What is mental health and mental wellbeing?
Posted Monday 24 January 2011
Last week I attended Mind’s mental health awareness training (many thanks to Alex from Hammersmith and Fulham Mind for an excellent day). The training covered a wide range of topics from what is mental health to presenteeism to interventions and support. There were too many things to condense into a single blog post so forgive me for pulling out just one key topic: what is mental health.
The World Health Organization (thanks to Alex for pointing out this definition) defines it as:
Mental health is not just the absence of mental disorder. It is defined as a state of well-being in which every individual realizes his or her own potential, can cope with the normal stresses of life, can work productively and fruitfully, and is able to make a contribution to her or his community.
That’s a pretty tall order. Who defines what the normal stresses are anyway? Daily life would be more accurate. I would also hope that work includes more than just your job – hobbies, passions, chores, etc.
Mind's booklet on How to improve mental wellbeing says good mental health is about your behaviour - what you do. It goes on to say that good mental health is when:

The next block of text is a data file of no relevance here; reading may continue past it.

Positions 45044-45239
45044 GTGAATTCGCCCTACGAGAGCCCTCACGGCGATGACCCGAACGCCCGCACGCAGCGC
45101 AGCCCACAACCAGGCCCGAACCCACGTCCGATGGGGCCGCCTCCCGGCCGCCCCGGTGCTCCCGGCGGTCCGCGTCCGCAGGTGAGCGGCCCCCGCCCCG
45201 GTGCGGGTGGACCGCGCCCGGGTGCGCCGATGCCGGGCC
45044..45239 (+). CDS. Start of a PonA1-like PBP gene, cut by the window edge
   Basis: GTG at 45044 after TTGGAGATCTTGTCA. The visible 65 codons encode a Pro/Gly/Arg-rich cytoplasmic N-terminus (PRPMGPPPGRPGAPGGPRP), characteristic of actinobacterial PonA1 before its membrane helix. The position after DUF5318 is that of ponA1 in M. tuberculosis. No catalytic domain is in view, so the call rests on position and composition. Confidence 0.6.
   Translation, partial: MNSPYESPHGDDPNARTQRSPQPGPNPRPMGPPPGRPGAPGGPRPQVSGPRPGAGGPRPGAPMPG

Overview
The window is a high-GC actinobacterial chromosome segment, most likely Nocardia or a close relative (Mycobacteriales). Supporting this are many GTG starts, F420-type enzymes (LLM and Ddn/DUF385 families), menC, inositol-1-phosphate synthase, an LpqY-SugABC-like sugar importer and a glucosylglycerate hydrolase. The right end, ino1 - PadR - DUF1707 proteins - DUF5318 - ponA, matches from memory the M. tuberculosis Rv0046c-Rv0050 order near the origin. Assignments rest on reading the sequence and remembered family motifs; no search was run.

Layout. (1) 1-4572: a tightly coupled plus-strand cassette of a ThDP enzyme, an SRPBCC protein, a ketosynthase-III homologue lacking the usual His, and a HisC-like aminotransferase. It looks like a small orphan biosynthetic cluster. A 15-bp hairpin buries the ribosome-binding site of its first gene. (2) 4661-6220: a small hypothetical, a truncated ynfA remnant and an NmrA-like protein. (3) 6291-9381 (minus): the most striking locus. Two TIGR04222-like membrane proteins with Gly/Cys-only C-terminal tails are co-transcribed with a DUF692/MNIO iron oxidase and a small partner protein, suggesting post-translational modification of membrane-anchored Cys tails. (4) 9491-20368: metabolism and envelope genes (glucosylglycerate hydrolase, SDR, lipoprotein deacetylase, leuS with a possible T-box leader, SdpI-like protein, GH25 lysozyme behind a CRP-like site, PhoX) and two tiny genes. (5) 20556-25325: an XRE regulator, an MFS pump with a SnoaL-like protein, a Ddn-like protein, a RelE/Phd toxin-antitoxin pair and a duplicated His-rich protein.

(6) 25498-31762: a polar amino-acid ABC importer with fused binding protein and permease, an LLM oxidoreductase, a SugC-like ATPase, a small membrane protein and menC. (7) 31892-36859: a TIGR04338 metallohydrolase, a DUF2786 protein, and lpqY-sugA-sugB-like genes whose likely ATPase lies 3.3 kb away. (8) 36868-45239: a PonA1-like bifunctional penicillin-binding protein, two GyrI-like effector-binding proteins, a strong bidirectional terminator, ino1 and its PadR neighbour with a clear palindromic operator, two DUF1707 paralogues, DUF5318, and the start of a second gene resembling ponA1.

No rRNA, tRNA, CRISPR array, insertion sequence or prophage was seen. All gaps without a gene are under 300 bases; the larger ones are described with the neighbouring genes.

You care about yourself and you care for yourself. You love yourself, not hate yourself. You look after your physical health – eat well, sleep well, exercise and enjoy yourself.
You see yourself as being a valuable person in your own right. You don't have to earn the right to exist. You exist, so you have the right to exist.
You judge yourself on reasonable standards. You don't set yourself impossible goals, such as 'I have to be perfect in everything I do', and then punish yourself when you don't reach those goals.
That sounds more realistic, if not optimistic. I certainly couldn’t be that way every day. One of most important things to come out of the day was that mental health is a spectrum, or a continuum, and that applies to everyone. It's part of the human condition. There are days when you are at one end and there are days when you are way at the extreme end. I guess the goal to stay somewhere in the middle most of the time? I’m not sure…
What do you think? How would you define mental wellbeing? What does “good” mental health look like for you?
Post your ideas below.
Taryn, Mind Communications
Commenting is now closed.